Summer volunteer in South Africa law


By Douglas Esser
Before he begins his final year as a law, economics and public policy major, Avi Socha is picking up perspective in Cape Town, South Africa, at a nonprofit legal firm called Projects Abroad Human Rights.

The office located in Cape Town provides free legal services. Its goal is to raise awareness of human rights and emphasize the right to legal representation for the indigent. No legal experience is required, but most interns have law-related majors. Socha is one of three Americans among 20 volunteers.

Working with attorneys and paralegals, Socha has been involved in drafting wills, transferring deeds, applying for a disability grant, applying for citizenship and more complex cases such as helping a taxi driver expunge a criminal record so he can drive for a ride-hailing company.

Seeing how a legal system operates builds on Socha’s plan to attend law school after University of Washington Bothell.

“Every day I learn more about the legal field, and almost 85 percent of what I work with here can be applied to American law/law firm operation,” Socha says. “The principles/objectives/mentality, if not the execution, is extremely similar.”

Socha says South Africa is a wonderful and diverse country, but he’s also seen “what a soul-grinding monster government” can be amid high unemployment and poverty.

“My respect for the U.S. system has quadrupled since my arrival here,” he says.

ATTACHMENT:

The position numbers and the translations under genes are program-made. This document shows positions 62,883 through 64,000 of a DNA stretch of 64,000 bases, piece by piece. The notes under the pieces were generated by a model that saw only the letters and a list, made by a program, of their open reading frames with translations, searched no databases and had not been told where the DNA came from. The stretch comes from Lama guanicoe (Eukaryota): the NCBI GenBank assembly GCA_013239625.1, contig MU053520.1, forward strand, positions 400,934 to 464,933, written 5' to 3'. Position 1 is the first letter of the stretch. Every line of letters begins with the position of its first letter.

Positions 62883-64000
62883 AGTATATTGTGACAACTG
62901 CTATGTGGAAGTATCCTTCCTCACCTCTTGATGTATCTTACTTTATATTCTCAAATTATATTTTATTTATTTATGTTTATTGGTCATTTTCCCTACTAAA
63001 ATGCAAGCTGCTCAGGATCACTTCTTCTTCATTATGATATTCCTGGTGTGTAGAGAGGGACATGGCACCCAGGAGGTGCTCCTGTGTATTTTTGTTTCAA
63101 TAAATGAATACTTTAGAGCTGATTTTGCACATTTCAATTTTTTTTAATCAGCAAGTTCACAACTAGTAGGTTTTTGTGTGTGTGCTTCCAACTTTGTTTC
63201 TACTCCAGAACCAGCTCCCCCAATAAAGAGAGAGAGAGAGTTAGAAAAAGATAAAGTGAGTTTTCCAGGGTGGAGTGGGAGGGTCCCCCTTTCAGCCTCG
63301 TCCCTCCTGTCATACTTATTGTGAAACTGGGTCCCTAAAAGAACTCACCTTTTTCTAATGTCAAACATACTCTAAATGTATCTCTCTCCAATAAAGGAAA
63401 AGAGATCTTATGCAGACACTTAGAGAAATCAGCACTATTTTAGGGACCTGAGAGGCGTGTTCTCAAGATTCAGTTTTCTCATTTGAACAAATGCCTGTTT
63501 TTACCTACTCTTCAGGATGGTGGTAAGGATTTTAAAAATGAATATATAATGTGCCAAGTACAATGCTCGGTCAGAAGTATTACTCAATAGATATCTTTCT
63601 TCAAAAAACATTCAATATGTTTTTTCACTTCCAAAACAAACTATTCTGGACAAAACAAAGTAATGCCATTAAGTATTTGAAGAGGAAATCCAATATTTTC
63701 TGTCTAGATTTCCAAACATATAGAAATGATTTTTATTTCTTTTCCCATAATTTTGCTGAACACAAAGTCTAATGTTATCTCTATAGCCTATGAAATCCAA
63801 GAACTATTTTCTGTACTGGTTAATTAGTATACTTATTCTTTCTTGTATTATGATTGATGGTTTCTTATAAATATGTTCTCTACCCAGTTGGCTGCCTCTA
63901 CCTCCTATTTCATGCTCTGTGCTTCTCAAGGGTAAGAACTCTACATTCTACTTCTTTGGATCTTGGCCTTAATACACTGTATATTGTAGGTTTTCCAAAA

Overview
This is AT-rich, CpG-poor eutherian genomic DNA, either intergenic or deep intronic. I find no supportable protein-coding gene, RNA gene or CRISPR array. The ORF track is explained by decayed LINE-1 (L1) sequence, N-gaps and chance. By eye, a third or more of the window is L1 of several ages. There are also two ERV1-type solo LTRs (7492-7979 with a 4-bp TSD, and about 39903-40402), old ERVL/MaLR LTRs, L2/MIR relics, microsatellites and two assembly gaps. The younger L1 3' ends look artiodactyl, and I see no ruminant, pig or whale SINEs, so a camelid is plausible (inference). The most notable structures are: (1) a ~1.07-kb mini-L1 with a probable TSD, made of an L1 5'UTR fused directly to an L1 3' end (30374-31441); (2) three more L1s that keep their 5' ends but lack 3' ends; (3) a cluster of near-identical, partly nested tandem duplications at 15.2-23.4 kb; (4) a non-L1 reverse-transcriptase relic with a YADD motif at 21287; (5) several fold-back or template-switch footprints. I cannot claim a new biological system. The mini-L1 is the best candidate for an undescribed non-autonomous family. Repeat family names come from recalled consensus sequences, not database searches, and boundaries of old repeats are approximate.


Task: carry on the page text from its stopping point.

During the two-month program, Socha also is writing weekly essays as part of undergraduate research for Ron Krabill, associate professor in the School of Interdisciplinary Arts & Sciences. The research is about national elections, which take place Aug. 3 in South Africa.

Part of Socha's experience is making a network of friends from around the globe. Volunteers stay with a host family and have opportunities to explore and enjoy Cape Town. Meanwhile, the work can be intense, says Socha.

“It’s all hands-on nitty gritty real world legal action,” he says. “The amount of career-vital information I have absorbed is frankly unquantifiable.”

Socha has learned or sharpened skills in summarizing a legal brief, analyzing a scenario and presenting a preliminary course of action. While learning firsthand about the history of apartheid and a diverse culture, Socha tested whether his interest in law is founded.

"Success! I got all those and more," he says, and is sure he is dedicated to the right field.

Opportunities to study abroad or do research abroad are open to UW Bothell students. It's important to consult with the Global Initiatives Office and follow the University’s guidelines for ensuring health, safety and security abroad.

Headquartered in the United Kingdom, Projects Abroad says each year it places 10,000 people who pay for a variety of projects and internships abroad. The organization provides in-country support.

Avi Socha

Photos were taken off the side of Lion's Head, a mountain overlooking the cape.

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